Stevie Wonder's In Square Circle is such an underrated album from when he went basically completely synthesized. People know things like "Part Time Lover" and "Overjoyed" but my favourite song on that album is the IMMENSELY underrated "Never In Your Sun." I think I've gotten each and every one of my friends to become obsessed with that song since forcing them to listen to it.
Imogen Heap's Sparks is also probably a more underrated album with lots of variety that might be daunting to people with more straightforward sensibilities. Her song "The Listening Chair" is a completely acapella journey through her life, with each minute representing 7 years of her life. It makes me cry every time, and it's so incredible how she just... does that. It's absolutely insane.
- Are there any musical tools or gear that influence your sound or musical process?
If there are two companies that I could not live without in music, it's Fender and Chase Bliss Audio. There's a reason Fender guitars and amps are so popular. They're just the best to me, and I couldn't imagine any of my music without them.
Joel Korte at Chase Bliss is a dear friend of mine and the pedals he creates with all the wonderful people at CBA and other collaborators are just the absolute best in the game. Anyone who's spent time with even the simplest of their offerings would probably attest to this.
Other than that, I use Ableton 11 as my DAW, and something about its sampling capabilities and workflow is so inspiring to me, even though what I do could be classified as more traditional sounding music at times. Ableton kinda helps me bridge things into something more extraordinary.
- What are the most challenging parts of creating music? Most rewarding?
I would have to say that saying the right things in my music, lyrically speaking, has always been a challenge. With how perfect of a thing that music is, it's hard for me sometimes to mirror that with words. I've been overtly flowery at times simply for the fact that I don't know how to say it simply but while having it parallel what can be said with an instrument. It's something that I always look to Paul Simon, or Taylor Goldsmith from Dawes for. There's a lot of learning in that department, but I'm always excited to learn new articulation.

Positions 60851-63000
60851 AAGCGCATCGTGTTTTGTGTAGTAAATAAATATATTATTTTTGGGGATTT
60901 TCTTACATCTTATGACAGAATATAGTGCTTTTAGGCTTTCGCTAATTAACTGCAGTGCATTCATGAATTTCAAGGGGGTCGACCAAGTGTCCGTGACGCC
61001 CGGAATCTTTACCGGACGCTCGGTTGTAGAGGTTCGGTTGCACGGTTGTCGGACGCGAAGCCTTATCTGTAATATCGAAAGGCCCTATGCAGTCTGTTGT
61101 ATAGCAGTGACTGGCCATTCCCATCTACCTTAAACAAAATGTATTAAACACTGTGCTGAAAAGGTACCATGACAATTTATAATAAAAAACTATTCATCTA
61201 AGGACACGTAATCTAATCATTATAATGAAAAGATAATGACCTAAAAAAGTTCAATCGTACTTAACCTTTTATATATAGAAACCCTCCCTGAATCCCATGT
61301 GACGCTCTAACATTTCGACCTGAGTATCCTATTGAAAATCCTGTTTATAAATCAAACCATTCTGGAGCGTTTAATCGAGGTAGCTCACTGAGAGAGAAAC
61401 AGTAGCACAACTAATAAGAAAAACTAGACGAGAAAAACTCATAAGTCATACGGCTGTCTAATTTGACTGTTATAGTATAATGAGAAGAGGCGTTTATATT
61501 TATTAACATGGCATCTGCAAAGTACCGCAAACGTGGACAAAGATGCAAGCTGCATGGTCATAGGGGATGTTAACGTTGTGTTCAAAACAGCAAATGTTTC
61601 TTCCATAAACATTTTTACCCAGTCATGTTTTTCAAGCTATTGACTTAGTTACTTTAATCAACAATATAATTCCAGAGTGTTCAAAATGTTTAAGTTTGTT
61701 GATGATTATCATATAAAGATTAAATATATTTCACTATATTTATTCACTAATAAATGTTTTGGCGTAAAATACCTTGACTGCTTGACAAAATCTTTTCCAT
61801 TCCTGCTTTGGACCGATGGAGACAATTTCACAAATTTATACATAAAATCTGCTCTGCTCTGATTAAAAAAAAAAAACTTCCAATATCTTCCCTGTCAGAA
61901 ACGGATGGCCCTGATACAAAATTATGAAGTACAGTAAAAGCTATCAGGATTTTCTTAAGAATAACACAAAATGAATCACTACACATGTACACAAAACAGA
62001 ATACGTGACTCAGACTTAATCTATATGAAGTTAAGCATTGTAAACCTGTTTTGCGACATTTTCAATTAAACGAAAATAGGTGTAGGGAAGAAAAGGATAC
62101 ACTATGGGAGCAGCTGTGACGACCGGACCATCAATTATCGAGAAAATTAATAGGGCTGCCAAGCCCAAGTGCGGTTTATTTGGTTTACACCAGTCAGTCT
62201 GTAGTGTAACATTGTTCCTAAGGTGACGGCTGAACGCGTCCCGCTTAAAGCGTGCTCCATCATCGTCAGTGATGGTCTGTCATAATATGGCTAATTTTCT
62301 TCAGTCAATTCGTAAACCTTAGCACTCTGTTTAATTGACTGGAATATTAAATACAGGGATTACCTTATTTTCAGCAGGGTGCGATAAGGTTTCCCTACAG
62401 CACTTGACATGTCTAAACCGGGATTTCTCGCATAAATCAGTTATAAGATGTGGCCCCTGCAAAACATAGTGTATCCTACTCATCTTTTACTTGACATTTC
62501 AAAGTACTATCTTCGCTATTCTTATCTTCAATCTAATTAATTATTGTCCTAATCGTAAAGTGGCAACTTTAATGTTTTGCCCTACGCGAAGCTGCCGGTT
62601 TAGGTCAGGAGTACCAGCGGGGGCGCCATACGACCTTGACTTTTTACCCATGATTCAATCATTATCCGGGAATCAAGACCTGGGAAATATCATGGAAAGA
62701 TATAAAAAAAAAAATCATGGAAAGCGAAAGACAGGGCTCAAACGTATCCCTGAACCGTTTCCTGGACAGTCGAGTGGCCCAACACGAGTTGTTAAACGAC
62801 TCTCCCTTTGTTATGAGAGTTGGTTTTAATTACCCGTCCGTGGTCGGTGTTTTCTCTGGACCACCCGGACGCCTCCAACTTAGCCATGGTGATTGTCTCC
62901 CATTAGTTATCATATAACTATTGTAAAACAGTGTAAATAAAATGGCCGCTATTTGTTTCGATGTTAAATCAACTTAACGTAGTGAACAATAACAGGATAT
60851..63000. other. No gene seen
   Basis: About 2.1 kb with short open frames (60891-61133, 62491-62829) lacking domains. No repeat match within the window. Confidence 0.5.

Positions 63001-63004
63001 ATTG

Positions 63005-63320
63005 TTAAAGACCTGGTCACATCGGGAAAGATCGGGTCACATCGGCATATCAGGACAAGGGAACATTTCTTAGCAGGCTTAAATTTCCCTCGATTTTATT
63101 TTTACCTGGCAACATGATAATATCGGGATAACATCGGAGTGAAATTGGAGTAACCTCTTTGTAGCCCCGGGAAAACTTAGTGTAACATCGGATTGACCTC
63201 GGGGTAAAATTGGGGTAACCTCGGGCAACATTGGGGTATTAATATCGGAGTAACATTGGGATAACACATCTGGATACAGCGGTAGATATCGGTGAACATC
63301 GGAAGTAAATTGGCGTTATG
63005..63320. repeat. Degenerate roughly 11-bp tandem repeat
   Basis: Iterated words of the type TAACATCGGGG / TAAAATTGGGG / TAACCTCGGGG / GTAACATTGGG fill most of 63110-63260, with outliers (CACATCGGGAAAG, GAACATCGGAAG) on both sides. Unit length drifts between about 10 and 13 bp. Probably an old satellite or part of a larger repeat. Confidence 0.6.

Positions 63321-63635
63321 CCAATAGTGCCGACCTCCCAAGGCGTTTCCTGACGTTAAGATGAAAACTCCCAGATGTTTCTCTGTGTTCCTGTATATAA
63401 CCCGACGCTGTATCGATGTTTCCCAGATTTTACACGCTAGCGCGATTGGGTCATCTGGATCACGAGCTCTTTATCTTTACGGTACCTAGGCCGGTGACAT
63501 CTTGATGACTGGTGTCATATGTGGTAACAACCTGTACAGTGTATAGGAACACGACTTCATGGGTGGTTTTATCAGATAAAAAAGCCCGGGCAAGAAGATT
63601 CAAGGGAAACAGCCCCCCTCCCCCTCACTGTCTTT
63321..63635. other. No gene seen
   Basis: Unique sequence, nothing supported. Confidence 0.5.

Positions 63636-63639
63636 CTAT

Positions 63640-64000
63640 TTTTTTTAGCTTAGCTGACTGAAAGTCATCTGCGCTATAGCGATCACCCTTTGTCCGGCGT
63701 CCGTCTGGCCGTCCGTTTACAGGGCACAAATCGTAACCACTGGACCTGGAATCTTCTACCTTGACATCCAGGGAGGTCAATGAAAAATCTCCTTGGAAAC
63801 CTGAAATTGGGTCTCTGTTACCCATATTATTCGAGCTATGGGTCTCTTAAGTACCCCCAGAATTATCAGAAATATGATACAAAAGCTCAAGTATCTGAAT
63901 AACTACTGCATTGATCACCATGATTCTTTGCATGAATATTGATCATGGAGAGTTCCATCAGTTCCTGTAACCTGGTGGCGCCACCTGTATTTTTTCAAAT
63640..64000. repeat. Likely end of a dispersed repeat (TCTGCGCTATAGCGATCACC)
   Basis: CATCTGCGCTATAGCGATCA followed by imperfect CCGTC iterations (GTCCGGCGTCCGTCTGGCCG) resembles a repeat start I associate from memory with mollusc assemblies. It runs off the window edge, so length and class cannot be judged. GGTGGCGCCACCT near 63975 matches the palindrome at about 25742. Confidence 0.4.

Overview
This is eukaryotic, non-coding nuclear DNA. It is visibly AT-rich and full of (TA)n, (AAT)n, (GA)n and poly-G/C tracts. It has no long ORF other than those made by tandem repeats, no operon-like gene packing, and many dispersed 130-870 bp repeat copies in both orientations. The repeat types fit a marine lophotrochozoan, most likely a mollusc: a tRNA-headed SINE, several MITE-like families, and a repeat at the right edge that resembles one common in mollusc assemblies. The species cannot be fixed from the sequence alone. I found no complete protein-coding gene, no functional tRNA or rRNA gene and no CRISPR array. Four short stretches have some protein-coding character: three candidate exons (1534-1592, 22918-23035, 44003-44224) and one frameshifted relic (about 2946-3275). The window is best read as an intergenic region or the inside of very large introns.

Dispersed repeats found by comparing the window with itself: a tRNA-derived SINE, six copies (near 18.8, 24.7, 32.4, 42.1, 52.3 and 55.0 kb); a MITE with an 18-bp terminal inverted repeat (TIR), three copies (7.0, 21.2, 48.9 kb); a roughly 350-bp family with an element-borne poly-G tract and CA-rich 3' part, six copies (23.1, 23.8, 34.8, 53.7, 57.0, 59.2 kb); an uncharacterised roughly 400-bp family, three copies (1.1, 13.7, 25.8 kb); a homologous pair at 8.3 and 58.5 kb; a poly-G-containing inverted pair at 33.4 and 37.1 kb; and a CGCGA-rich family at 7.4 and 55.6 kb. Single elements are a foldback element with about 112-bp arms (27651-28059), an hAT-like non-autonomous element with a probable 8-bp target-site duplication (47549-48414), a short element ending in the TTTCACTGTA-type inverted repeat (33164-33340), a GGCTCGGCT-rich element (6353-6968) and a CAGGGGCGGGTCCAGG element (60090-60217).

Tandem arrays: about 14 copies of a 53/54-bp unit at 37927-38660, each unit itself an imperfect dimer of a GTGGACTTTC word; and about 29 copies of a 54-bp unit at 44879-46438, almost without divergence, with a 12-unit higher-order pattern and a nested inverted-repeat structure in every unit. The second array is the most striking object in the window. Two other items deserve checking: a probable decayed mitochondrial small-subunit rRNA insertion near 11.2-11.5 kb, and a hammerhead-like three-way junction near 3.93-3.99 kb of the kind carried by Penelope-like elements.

I'd say one of the most rewarding things in music is when I've finished a song, before I've even had it mastered, and I just have the file on my phone and I keep replaying it in the car and keep feeling excited about what I was able to do. Sometimes I get really detached from the fact that it was actually me who was able to justdo something. It's hard enough to get out of bed most mornings, so how much more amazing is it to actually just FINISH a song? It's really cool. And then I release it and then forget that I did it until like several months later.
- What are some things that inspire you, either musically or aesthetically?
I'm always inspired by human nature, and the idea that we all kind of feel similarly about a lot of things, and the fact that I might be able to deliver those conveyances in my own way that someone else might really resonate with. And I don't even mean lyrically, per se. I always love when I'm hearing a friend play and they express some kind of musical motif, and I'm like "woah! I do that too sometimes!" Or like when I hear a song by some random artist and it's like "Wow, this random person really gets me like I thought nobody could."
- What is your musical philosophy?